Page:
Mercy as watchword for post-pandemic world

Children in the Beldangi refugee camp in Jhapa district, Nepal, where the LWF provides care and maintenance support to Bhutanese refugees. Photo: LWF/Albin Hillert
Children in the Beldangi refugee camp in Jhapa district, Nepal, where the LWF provides care and maintenance support to Bhutanese refugees. Photo: LWF/Albin Hillert

LWF General Secretary sends New Year message to member churches  

(LWI) - In a New Year greeting to all The Lutheran World Federation (LWF) member churches, General Secretary Rev. Dr Martin Junge looks ahead at the challenges that individuals and communities will face because of the COVID-19 pandemic. He urges church leaders to “be merciful” in ministering to their congregations, just as they have received “God’s abundant mercy.” 

In his message to the church leaders, Junge draws inspiration from Jesus’ words in Luke 6:36: ‘Be merciful, just as your Father is merciful.’ He notes the timely nature of these words in light of the suffering and loss of life that the pandemic has caused. Though scientists and researchers have developed vaccines to contain the spread of the virus, he adds that the consequences of the pandemic will continue to pose great challenges throughout the coming year. 

Referring in particular to the suffering, stress and anxiety caused by the disease and the associated “spiritual, psychological and mental challenges [that] are on the rise,” Junge adds that many have described the impact as a “third wave” of the pandemic. He also speaks of the “significant economic and social challenges that individuals and communities are facing,” as well as the increase in sexual and gender-based violence that has been reported during lockdowns in different parts of the globe.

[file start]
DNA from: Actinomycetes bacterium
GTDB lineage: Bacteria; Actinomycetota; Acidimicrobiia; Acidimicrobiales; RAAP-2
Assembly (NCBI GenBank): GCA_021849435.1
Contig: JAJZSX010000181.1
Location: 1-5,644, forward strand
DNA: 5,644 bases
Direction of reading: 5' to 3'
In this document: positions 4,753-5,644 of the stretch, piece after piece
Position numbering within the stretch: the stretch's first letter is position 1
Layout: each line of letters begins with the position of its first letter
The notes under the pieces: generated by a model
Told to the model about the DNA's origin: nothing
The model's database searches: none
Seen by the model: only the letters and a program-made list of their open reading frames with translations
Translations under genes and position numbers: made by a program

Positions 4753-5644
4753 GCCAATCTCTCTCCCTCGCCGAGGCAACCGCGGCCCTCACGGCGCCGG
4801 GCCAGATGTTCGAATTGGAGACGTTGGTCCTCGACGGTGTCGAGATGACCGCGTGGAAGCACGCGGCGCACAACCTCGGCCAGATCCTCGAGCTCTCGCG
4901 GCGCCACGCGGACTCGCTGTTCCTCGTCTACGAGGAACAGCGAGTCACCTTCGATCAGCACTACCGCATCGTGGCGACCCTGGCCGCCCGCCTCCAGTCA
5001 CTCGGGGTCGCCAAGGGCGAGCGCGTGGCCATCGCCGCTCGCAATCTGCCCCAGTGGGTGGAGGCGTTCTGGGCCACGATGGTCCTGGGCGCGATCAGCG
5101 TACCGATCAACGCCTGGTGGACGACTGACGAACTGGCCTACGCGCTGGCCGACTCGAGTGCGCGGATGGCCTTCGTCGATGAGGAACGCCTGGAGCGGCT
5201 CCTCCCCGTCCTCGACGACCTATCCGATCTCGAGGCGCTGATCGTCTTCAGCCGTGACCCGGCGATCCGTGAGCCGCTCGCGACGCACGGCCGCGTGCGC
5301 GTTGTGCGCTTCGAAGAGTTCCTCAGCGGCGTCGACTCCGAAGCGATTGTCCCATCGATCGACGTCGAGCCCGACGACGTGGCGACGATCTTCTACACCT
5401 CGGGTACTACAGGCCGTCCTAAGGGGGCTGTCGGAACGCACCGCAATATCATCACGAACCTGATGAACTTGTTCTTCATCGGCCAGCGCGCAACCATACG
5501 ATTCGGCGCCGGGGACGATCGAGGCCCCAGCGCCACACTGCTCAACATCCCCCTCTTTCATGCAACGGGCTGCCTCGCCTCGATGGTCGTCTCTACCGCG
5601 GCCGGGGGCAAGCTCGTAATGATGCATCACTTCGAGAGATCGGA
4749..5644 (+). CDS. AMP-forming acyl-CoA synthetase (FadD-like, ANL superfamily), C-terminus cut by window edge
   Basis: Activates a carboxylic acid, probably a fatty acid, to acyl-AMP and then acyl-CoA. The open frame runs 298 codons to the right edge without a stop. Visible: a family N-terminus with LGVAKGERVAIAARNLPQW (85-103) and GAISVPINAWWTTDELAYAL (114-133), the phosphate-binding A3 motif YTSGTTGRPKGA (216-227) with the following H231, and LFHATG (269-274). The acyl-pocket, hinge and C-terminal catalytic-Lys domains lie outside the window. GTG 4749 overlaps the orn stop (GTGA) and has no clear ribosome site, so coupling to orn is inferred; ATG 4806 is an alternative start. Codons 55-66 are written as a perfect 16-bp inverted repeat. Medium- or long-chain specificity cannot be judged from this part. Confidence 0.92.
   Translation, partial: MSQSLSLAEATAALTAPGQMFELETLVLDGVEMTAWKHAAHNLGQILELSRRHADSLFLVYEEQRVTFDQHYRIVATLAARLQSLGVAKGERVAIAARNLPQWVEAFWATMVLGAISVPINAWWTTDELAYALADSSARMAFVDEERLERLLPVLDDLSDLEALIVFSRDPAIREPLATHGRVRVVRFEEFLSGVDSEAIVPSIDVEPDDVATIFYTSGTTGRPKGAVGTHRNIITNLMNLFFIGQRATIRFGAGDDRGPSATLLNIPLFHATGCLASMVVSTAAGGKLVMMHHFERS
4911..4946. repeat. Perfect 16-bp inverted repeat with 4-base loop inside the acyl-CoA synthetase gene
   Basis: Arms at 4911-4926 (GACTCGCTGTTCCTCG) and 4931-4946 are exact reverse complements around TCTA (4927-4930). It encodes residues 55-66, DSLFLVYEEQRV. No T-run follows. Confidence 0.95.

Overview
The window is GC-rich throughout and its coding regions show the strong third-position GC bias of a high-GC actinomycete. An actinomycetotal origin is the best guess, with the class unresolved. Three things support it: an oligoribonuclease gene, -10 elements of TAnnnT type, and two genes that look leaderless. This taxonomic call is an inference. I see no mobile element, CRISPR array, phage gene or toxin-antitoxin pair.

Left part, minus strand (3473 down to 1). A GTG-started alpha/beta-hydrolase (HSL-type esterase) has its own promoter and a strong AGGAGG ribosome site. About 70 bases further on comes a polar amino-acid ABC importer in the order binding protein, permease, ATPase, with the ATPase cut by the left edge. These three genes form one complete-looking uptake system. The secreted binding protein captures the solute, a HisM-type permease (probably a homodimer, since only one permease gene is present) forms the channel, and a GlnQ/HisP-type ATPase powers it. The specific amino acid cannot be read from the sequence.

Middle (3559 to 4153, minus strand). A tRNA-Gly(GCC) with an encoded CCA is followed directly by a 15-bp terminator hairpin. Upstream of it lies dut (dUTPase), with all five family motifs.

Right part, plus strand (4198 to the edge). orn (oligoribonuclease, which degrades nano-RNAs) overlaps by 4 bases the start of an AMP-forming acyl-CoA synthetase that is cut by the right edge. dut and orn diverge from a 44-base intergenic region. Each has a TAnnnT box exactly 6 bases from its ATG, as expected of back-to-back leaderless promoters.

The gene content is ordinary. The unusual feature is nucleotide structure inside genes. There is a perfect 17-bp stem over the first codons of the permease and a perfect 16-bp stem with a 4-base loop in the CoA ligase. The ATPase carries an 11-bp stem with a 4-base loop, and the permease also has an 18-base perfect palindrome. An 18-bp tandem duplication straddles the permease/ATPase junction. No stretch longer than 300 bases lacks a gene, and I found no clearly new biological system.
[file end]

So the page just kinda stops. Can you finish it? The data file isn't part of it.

Call to compassion and service 

Jesus’ words, the LWF leader continues, are a helpful reminder of “the pastoral task entrusted to churches ministering to congregations and communities.” Churches are invited “to hold fast to a vision of life in fullness of Christ,” Junge says, “resisting apathy or accepting the pain of communities as a ‘new normal’.” Instead, he adds, they are called to “be compassionate as they speak to their people, walk with them and serve them.” 

Indeed the Bible verse, Junge notes, does not come simply with a call for “action from our side.” It also comes with “a powerful reminder about the deep source of mercy and compassion.” It serves as a foundation and a reminder that our call to witness is nurtured by word and sacrament, “rooted in prayer and embraced by a community of believers that goes beyond time,” he says. 

‘Mercy’ shall be our watchword as we continue announcing God’s liberating grace in this new year that has just begun.
LWF General Secretary Rev. Dr Martin Junge
 

The General Secretary assures the church leaders that “as always, we will do this together as a global communion of churches: praying for each other, supporting and encouraging each other, learning together and serving together.” Mercy shall be our watchword, he concludes, “as we continue announcing God’s liberating grace in this new year that has just begun.” 


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